(N.B.C.) “Reverse” Discrimination: Morally Justifiable?

By Rosie Mulray

It seems that we, as a society, are embracing invidious discrimination in the form of Reverse Discrimination. This is a good thing according to a lot of people, but is it really morally justifiable to agree with reverse discrimination, or to take part in it?

Any of the PHIL1008 students worth their salt should be able to tell you a thing or two about discrimination. Firstly, that discrimination can sometimes be perfectly acceptable, just so long as the characteristics you are discriminating against (or for) are relevant to the issue at hand.

For example, choosing to add sugar to your brownie mix instead of salt is not to say that salt is inferior, but that sugar will taste better in the brownie mix than the salt. The taste of each is the relevant characteristic and this is the factor used to discriminate.

Similarly, sports events are separated by sex because the physical limits of each sex are undeniably different, and so it would be unfair to have a woman or women competing against a man or men. Here the discrimination has a justification, a legitimate reason why we should discriminate in this case, making it completely acceptable. (An interesting anomaly here is separating the men and the women in sports like lawn bowls… it seems to me that there is no relevant difference affecting the ability of a man vs. a woman, assuming here that men and women have the same ability to be accurate with a lawn-bowling-ball. Then again, I’m no expert in lawn bowls…). This is particularly applicable to professional sportspeople. If men and women competed together, women would have a very hard time getting employed.

According to Michael Levin, “Any time you make a moral distinction based on a morally irrelevant grounds, you discriminate invidiously”, meaning if you have no morally justifiable reason for your discrimination, you’re discriminating invidiously, or being offensive (I’ll assume here that that is bad/intolerable). Assuming that Levin knows what he’s talking about, the two previous examples are in the clear, they aren’t invidious as they both have a moral justification.

If we now turn to “reverse” discrimination and examine what it’s actually doing, it becomes obvious that its name is misleading. Reverse Discrimination is not aiming to do the reverse of discriminating, it’s actually increasing the incidence of discrimination. And not just discrimination, but invidious discrimination.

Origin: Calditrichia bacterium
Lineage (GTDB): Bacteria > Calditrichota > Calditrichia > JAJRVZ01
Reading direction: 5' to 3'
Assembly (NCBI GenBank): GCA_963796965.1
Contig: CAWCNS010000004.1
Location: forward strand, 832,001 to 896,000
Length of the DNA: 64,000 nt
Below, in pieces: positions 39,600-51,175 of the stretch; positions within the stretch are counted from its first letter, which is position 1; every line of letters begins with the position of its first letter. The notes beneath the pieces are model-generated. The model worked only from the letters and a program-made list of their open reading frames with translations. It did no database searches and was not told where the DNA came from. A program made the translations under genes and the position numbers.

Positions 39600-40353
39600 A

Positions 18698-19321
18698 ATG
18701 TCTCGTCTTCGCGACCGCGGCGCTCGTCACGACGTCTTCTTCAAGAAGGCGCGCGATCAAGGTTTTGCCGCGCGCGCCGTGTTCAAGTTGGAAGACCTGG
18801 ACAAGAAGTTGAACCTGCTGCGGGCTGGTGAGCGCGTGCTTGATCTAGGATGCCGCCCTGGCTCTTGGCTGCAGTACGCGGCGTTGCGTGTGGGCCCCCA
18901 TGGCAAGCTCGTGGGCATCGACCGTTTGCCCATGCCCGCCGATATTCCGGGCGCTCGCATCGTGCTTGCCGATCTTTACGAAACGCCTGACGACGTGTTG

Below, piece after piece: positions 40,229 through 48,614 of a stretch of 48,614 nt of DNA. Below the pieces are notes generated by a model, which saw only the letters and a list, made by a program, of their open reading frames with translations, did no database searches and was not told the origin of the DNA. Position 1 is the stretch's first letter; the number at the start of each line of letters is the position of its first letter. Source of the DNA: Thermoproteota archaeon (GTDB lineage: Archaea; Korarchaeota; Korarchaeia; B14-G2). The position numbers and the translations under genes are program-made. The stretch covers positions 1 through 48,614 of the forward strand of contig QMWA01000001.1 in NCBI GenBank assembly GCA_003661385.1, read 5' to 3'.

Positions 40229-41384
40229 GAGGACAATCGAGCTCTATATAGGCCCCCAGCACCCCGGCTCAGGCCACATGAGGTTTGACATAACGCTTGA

Take Affirmative Action as an example. I’m not quite sure of the legal status of Affirmative Action, but I assume that under its application, employers will be required, by law, to employ a certain percentage of women in each rung of the corporation’s ladder. This means that women have been invidiously discriminated FOR, because they have been chosen over men based on a morally irrelevant characteristic, that is, their ability to fulfil the parameters of their employment. Even if there were 3 men who would make better employees than a woman, the men would be disregarded only because they are men. This hardly seems morally justifiable.

Therefore, by definition, reverse discrimination has no moral justification.

Those who argue for Affirmative Action and reverse discrimination in general make that point that its point is to counteract the discrimination of the past. i.e. fighting fire with fire. That’s just the same as hitting someone only because they hit you first. And, as Plato says in the Crito, injury as injury is wrong – regardless of how the action may be described. To truly reverse discrimination, it only seems logical that it should be removed altogether, not encouraged, and certainly not morally tolerated.


16 responses to “(N.B.C.) “Reverse” Discrimination: Morally Justifiable?

  1. It’s a crying shame that no-one has yet commented on this lovely post. Presumably that’s simply because everyone is bowled over by the argument and can think of no adequate response.

  2. A late reply…

    In the interest of brevity:

    – Your example of the professional sportsperson is sound, but simplistic. To consider: perhaps an anomaly, some individuals are born chromosomally one sex, but posses the sexual organs of the other sex. Should a female-looking (sexual organs) person who is chromosomally male and/or produces male hormones be limited to a female-only competition? Equally, should a male-looking person lacking said hormones be limited by an all-male competition? You assert it is appropriate to discriminate when in relation to relevant characteristics. Surely gender is an inadequate and uncomprehensive means of doing so in sport.

    – You do not acknowledge the root purpose of Affirmative Action. Such was instigated to amend cases of discrimination, for instance where (to use your example): employers were hiring less-qualified men over more-qualified women. There are in fact few cases where employers have been obligated to hire a specified proportion of men or women; rather Anti-Discrimination laws were introduced to ensure relevant skills, not gender, were used to determine employability. ‘Affirmative Action’ is more commonly used in reference to race relations.